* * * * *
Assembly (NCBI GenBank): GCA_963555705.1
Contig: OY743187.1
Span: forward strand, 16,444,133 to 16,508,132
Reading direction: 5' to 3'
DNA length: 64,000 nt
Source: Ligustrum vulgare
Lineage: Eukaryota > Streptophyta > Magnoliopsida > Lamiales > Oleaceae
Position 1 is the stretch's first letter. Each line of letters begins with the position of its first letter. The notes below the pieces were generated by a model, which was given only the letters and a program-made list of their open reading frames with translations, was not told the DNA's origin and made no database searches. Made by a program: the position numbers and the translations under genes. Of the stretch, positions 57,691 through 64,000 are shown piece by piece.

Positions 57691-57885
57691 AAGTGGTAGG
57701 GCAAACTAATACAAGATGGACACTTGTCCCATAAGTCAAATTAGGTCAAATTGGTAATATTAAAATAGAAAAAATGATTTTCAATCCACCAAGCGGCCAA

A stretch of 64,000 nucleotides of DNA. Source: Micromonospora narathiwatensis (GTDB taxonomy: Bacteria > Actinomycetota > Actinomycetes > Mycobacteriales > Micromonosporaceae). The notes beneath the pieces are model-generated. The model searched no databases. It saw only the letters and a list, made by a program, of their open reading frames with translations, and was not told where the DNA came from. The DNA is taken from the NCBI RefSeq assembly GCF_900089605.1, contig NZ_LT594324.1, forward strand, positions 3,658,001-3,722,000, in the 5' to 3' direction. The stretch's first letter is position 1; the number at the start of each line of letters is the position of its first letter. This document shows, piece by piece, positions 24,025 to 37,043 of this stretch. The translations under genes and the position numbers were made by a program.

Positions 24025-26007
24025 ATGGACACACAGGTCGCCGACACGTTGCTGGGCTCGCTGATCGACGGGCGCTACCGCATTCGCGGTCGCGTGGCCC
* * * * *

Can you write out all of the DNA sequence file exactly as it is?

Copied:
Assembly (NCBI GenBank): GCA_963555705.1
Contig: OY743187.1
Span: forward strand, 16,444,133 to 16,508,132
Reading direction: 5' to 3'
DNA length: 64,000 nt
Source: Ligustrum vulgare
Lineage: Eukaryota > Streptophyta > Magnoliopsida > Lamiales > Oleaceae
Position 1 is the stretch's first letter. Each line of letters begins with the position of its first letter. The notes below the pieces were generated by a model, which was given only the letters and a program-made list of their open reading frames with translations, was not told the DNA's origin and made no database searches. Made by a program: the position numbers and the translations under genes. Of the stretch, positions 57,691 through 64,000 are shown piece by piece.

Positions 57691-57885
57691 AAGTGGTAGG
57701 GCAAACTAATACAAGATGGACACTTGTCCCATAAGTCAAATTAGGTCAAATTGGTAATATTAAAATAGAAAAAATGATTTTCAATCCACCAAGCGGCCAA

A stretch of 64,000 nucleotides of DNA. Source: Micromonospora narathiwatensis (GTDB taxonomy: Bacteria > Actinomycetota > Actinomycetes > Mycobacteriales > Micromonosporaceae). The notes beneath the pieces are model-generated. The model searched no databases. It saw only the letters and a list, made by a program, of their open reading frames with translations, and was not told where the DNA came from. The DNA is taken from the NCBI RefSeq assembly GCF_900089605.1, contig NZ_LT594324.1, forward strand, positions 3,658,001-3,722,000, in the 5' to 3' direction. The stretch's first letter is position 1; the number at the start of each line of letters is the position of its first letter. This document shows, piece by piece, positions 24,025 to 37,043 of this stretch. The translations under genes and the position numbers were made by a program.

Positions 24025-26007
24025 ATGGACACACAGGTCGCCGACACGTTGCTGGGCTCGCTGATCGACGGGCGCTACCGCATTCGCGGTCGCGTGGCCC